Kuzushi: illusions crumble, certainties rise

In Martial Arts, we soon become familiar with the principle of kuzushi (崩 し). It is a term that we may translate  with “imbalance“. Yet the verb from which it derives, kuzureru, has a deeper semantics: collapse, crumble, demolish …

An interesting etymological work by Noriko Williams helps us to understand the birth of the radicals of the kanji 崩, which we reported in the image of this post. Looking at it, we can see quite clearly that the kanji contains the ideogram yama (山, a mountain) and tome (朋 which according to Williams does not mean “friend”, but is the “wrong” graphic transposition of the drawing of separating necklaces. This perhaps it was clearer looking at the archaic ideograms).

Beyond etymological discussions, the fact remains that kuzushi is much more than an imbalance. It deals with the collapse of a mountain, with the destruction of what we believe to be more solid.

In these days and in the forthcoming months we (will) experience strong imbalances and partial collapses of what we believed to be our certainties while, probably, it was a matter of comfortable habits deemed due. Being able to go how, where and with whom we liked. Being able to open our eyes and assume that we have beloved ones around us. Being able to work and dispose of the superfluous of the superfluous.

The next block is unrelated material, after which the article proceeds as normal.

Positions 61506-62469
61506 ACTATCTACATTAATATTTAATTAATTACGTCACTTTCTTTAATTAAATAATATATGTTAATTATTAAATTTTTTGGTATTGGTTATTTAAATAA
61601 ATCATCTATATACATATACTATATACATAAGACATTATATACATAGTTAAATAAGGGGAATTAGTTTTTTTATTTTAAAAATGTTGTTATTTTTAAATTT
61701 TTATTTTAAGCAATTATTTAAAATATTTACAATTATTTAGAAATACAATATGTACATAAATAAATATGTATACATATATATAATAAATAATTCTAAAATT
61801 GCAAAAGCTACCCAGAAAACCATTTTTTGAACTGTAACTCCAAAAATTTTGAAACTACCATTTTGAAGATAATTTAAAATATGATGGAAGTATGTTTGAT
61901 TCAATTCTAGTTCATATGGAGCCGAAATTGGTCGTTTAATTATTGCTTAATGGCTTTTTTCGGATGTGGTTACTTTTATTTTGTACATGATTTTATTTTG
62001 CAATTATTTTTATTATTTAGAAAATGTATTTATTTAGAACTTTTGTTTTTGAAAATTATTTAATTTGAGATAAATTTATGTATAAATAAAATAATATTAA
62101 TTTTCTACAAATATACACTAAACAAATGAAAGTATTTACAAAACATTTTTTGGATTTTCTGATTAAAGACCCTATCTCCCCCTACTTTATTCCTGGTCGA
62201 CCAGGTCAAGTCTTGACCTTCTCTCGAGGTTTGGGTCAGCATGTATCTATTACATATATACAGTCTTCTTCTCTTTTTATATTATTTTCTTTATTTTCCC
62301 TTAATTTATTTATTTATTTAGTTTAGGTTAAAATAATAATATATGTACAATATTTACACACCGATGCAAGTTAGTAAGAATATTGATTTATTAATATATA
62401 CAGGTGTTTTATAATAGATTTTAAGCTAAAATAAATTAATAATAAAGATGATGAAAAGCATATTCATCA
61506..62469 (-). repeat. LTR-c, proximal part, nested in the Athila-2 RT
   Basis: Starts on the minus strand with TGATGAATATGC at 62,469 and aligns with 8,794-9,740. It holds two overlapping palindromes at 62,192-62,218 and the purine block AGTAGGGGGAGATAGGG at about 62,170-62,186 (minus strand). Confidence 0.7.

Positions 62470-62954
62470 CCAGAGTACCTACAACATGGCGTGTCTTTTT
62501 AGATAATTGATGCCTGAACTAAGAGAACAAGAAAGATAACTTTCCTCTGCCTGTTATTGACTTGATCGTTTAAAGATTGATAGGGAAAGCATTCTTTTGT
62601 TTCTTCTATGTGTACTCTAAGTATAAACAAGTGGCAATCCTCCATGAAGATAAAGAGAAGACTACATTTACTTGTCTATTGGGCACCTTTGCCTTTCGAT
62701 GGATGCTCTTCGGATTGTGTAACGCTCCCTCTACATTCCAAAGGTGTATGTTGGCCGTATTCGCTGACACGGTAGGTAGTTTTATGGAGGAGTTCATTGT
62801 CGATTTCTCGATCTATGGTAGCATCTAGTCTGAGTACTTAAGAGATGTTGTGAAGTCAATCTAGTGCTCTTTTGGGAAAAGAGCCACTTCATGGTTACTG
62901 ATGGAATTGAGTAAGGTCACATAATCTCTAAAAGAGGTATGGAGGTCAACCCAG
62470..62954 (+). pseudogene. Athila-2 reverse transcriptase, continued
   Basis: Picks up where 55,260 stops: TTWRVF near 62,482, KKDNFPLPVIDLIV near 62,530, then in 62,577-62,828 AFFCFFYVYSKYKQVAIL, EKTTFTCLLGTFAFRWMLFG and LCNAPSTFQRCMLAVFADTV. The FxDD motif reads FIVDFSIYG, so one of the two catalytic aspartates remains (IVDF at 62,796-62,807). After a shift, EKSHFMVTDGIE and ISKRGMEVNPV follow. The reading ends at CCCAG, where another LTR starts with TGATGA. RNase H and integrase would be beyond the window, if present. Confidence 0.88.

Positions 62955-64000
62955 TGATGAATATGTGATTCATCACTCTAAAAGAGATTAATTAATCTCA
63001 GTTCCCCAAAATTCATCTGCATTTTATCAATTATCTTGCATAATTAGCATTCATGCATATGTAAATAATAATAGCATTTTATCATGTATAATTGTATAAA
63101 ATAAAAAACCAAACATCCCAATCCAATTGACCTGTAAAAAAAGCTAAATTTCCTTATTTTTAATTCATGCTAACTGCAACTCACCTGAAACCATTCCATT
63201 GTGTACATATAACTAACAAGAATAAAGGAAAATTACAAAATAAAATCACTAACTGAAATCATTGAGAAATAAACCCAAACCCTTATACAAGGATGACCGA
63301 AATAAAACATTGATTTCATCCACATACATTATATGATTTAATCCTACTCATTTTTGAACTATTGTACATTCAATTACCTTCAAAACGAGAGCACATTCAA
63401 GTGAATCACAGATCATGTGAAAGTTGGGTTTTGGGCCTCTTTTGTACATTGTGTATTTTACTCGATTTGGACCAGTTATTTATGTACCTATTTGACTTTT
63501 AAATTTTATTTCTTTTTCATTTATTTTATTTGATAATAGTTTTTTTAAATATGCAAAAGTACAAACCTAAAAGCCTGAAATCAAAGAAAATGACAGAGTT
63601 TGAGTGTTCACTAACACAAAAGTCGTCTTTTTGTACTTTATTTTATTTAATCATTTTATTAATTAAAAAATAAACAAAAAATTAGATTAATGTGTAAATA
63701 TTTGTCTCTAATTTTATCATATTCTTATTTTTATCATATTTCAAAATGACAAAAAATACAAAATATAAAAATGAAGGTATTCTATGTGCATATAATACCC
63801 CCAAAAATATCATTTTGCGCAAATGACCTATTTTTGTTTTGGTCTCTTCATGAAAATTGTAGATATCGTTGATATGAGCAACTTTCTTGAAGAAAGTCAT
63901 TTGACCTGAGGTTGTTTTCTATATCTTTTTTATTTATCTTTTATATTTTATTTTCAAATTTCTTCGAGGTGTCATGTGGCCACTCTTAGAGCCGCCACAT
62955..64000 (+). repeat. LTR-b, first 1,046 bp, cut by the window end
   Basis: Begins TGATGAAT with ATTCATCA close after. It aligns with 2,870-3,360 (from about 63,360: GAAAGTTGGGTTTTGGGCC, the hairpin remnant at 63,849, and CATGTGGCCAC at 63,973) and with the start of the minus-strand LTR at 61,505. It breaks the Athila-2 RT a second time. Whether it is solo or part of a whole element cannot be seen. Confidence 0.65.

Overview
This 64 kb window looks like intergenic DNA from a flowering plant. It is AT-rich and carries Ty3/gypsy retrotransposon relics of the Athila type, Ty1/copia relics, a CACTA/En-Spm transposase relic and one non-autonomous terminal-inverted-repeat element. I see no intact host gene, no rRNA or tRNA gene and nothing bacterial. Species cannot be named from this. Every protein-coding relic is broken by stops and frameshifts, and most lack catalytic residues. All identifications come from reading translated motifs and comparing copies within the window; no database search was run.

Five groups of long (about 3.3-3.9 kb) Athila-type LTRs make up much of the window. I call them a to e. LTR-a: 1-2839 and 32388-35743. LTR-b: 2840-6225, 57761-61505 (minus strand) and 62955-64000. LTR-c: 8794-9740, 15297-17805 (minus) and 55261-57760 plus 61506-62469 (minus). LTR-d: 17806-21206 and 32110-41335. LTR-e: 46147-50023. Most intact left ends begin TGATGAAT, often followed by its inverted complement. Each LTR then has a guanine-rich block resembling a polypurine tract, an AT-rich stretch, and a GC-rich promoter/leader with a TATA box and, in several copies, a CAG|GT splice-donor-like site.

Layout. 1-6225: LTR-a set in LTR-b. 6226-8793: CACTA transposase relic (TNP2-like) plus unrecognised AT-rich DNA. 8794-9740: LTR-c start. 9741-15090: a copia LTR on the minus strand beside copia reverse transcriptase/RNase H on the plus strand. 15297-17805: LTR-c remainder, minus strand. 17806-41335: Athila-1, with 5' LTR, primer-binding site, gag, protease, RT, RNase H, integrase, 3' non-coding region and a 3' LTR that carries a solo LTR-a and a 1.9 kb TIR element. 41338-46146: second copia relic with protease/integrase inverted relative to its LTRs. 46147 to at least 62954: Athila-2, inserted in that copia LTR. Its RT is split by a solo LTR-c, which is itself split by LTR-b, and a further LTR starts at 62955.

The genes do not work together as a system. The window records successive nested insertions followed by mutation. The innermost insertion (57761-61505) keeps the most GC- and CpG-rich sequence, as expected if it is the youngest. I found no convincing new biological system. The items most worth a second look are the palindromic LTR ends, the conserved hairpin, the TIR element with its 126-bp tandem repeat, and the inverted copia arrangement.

On the tatami there is no possibility of preserving one’s position forever. Movement is itself a dynamic imbalance. Attacking is a total jump outside our comfort zone. Receiving it in order to rise up again means detaching ourselves from everything we believed and rediscovering the boundaries of who we are.

We learn that, because this is what we are: explorers of imbalance. We fall and we rise, we fall and we rise.

Better: we destroy our illusions and build our certainties.

This is why we are convinced that this precarious situation can be the real medicine we all need.
Because it may well be that, in a certain way we discover that we are bearers of very few certainties. Maybe none.

We can discover, thinking back to our practice, that we actualy were skilled liars suffocating with form what every fall, every wrong technique, every kuzushi done and received had to say to the truest part of us.

So, welcome kuzushi! At the end of all these falls we will all be a little more smashed and tired but we will be more true.

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